Address Errors Created in Systems
Many systems errors are those involving delays in patients seeing a specialist or getting a diagnostic test, as well as delays in getting test results back to the initial physician. And, beyond a slowly moving system of communication, there are errors in the communication itself.
Explore this issue:September 2014
Physicians may rely on their own reading of a scan or the written notes that accompany it rather than talk to the radiologist, said Dr. Graber. Subtleties or secondary, nonobvious findings might be missed. These things are easily communicated in a live conversation, but it can be next to impossible to get two physicians on the phone at the same time. “Why doesn’t this happen? Because communication is burdensome,” Dr. Shah said. “The radiologist’s call interrupts my work flow. I call him back and interrupt his work flow.”
Better notes could help, but it’s complicated by the variety of systems. “Even notes are tricky, because different facilities use different EMR platforms and they’re not compatible,” Dr. Shah said.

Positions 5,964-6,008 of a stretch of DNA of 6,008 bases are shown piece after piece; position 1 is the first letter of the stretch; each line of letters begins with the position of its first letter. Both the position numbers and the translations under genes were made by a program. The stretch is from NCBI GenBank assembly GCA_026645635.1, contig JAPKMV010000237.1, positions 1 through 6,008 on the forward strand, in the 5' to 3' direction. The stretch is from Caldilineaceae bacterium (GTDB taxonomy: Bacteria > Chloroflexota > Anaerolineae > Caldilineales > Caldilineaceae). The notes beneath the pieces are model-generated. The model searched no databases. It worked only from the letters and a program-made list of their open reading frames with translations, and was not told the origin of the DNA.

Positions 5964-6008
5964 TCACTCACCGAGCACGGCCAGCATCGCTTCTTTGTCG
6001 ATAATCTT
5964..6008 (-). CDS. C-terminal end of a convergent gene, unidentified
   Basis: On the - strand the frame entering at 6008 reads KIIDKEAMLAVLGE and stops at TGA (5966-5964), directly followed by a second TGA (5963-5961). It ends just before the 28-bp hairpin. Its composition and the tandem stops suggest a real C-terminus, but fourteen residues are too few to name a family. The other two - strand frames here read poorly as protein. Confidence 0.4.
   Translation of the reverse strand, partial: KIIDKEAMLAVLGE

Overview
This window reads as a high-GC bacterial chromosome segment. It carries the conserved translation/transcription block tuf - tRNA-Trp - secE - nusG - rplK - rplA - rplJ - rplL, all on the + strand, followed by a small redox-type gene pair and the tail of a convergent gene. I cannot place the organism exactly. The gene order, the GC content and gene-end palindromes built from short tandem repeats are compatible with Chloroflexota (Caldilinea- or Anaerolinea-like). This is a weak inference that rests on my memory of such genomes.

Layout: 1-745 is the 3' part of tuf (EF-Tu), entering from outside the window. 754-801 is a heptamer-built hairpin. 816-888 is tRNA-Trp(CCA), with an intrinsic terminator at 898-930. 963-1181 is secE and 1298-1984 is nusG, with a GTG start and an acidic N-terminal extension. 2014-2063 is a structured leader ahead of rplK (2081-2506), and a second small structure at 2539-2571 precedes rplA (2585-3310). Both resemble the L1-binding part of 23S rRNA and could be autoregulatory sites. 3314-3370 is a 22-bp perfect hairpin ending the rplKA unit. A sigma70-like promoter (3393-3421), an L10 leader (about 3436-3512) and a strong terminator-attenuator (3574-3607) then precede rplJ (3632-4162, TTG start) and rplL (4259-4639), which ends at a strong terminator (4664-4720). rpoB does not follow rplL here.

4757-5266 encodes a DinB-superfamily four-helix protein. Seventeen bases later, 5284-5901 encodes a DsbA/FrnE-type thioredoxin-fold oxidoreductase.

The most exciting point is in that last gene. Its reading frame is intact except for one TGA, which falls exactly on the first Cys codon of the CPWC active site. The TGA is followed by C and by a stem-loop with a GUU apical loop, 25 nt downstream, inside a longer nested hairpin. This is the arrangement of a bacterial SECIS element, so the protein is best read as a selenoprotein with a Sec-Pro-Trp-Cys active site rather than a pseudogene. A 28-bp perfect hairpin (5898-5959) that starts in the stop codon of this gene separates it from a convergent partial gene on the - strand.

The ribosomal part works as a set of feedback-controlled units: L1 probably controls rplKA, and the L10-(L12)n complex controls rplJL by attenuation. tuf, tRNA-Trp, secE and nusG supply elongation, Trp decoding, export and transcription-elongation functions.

Checklists, which are are becoming more popular with surgeons, are sometimes very group specific, built for a particular specialty at a particular hospital. But so far these tend to be more procedural than diagnostic. Usually you start with the diagnosis and then the decision tree follows, Dr. Folbe said.
Computerized diagnostic algorithms may be a physician’s tool of the future, but for now simply recognizing one’s limits would help. “We’re not supercomputers,” Dr. Folbe said. “It’s okay to look things up. It’s okay for physicians to admit they don’t know something or to consult with their colleagues.”
The focus on systems is worthy, but a true human factors analysis is a big investment of time and resources. “For a small otolaryngology practice, there’s no budget for this,” Dr. Shah said.
He offered up a low-cost solution: the pneumonic STAR, which stands for stop, think, act, review. “It’s very simple but it can be very helpful,” Dr. Shah said. “For me, it’s a reminder to stop and focus on what’s in front of me,” he adds, whether it’s a patient or a scan or a prescription. Even if—or especially if—your pager is buzzing.
Jill Adams is a freelance writer based in New York.